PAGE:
“EPR was first pioneered in Europe over 20 years ago. Since then, the vast majority of EU Member States have introduced EPR for packaging, although the form of implementation varies from one country to the next, ranging from mandatory regulations to voluntary agreements between government and industry to voluntary industry initiatives. EPR for packaging in Europe has offered a much more certain future for the entire packaged goods sector. It is far less costly for consumers and society at large, and is the preferred policy tool for industry to drive recovery and recycling packaging rates.”
EUROPEN THE EUROPEAN ORGANIZATION FOR PACKAGING AND THE ENVIRONMENT
“In the European Union, extended producer responsibility is mandatory within the context of the WEEE, Batteries, and ELV Directives, which put the responsibility for the financing of collection, recycling and responsible end-of-life disposal of WEEE, batteries, accumulators and vehicles on producers. The Packaging Directive also indirectly invokes the EPR principle by requiring Member States (MS) to take necessary measures to ensure that systems are set up for the collection and recycling of packaging waste. Additional waste streams for which producer responsibility organisations have been most commonly identified within the European Union include tyres, waste oil, paper and card, and construction and demolition waste. However, a much broader range of waste streams are subject to obligatory or voluntary producer responsibility systems in some MS, including: farm plastics, medicines and medical waste, plastic bags, photo-chemicals and chemicals, newspapers, refrigerants, pesticides and herbicides, and lamps, light bulbs and fittings.”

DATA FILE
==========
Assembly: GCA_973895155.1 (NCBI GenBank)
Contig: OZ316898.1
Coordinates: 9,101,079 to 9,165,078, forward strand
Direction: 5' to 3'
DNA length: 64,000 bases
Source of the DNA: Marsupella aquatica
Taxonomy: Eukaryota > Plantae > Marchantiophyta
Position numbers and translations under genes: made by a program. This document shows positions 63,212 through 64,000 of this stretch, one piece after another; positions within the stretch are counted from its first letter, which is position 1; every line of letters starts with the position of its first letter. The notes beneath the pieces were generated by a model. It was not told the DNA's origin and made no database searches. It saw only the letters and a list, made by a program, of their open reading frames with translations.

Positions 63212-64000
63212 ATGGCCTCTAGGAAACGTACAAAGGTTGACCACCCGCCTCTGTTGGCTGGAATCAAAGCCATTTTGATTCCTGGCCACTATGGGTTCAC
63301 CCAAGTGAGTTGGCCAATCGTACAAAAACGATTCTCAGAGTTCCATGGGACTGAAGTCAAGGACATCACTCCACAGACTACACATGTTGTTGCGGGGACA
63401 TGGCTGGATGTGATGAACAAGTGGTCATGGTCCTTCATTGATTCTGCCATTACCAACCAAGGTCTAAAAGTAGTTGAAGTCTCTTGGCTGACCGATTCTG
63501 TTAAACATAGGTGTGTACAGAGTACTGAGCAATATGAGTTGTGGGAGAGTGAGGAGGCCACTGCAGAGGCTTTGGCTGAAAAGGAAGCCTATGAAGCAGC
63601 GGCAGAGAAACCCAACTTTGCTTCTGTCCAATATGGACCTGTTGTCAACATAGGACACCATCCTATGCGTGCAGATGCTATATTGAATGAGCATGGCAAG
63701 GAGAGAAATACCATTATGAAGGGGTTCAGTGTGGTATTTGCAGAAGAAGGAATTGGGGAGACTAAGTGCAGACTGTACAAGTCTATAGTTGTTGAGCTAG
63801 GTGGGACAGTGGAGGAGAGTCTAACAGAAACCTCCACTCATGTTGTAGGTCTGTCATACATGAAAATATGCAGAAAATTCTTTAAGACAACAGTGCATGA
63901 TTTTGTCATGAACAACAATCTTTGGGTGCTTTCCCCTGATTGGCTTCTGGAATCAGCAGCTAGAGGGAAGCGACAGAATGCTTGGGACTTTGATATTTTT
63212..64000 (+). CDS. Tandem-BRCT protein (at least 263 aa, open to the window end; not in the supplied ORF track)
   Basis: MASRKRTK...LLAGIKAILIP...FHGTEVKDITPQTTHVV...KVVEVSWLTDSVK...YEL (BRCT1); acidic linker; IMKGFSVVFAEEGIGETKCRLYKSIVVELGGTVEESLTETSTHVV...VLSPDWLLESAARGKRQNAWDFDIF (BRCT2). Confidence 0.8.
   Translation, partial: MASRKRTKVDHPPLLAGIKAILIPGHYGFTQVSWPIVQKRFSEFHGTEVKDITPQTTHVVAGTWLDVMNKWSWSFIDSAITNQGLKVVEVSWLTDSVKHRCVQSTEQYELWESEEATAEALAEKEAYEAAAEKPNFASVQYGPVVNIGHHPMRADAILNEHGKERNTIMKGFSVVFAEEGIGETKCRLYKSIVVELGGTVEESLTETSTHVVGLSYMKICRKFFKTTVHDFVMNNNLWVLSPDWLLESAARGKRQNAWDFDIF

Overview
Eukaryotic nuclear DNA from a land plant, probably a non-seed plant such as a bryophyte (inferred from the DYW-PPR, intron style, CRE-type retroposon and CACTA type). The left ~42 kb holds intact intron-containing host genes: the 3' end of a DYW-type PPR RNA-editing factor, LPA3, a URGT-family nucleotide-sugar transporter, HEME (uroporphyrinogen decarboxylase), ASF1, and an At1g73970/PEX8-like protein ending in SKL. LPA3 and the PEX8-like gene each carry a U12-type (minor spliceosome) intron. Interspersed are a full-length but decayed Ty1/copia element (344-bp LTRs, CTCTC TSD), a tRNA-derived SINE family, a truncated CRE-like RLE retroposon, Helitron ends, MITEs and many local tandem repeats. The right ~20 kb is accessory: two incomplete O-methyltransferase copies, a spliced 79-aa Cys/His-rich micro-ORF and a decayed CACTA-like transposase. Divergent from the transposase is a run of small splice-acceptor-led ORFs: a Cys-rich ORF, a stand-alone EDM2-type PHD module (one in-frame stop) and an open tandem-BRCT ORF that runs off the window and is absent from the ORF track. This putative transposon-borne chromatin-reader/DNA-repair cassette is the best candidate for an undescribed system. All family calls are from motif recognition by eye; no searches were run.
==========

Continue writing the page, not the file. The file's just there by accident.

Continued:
Trash Planet: Germany
“Germany leads the European nations in recycling, with around 70 percent of the waste the country generates successfully recovered and reused each year. To put that figure into perspective, consider this: In 2007, the U.S. was able to recover only about 33 percent of the waste generated that year.”
How do they do it?
“…while the country’s conscientious waste management strategy requires cooperation from the government, the industry and the citizens, it starts at the very beginning of the waste creation process – with the product manufacturers.
There are three simple components the manufacturers must consider: waste avoidance, waste recovery and environmentally compatible disposal.
By incorporating waste avoidance into industry, much of Germany’s waste management becomes “invisible,” as corporations are forced to re-think every aspect of manufacturing. Packaging, processes and disposal of items are all engineered with recycling and elimination of waste in mind.
Federal Waste Management Policy
In 1996, German lawmakers who were concerned about the country’s growing number of landfills passed the Closed Substance Cycle and Waste Management Act, which requires businesses to eliminate waste production by implementing one or more of the three management strategies.
Waste avoidance is first priority because it encourages companies to design their manufacturing processes and packaging with elimination of wastefulness in mind. Second, waste that can’t be avoided must be recycled or converted into energy. Lastly, waste that can’t be recovered must be disposed of in a way that is environmentally safe.”
So, in Germany, those who create the waste are responsible for cleaning it up. The U.S., on the other hand, has a “consumer pays” policy, in which waste management is funded by citizens.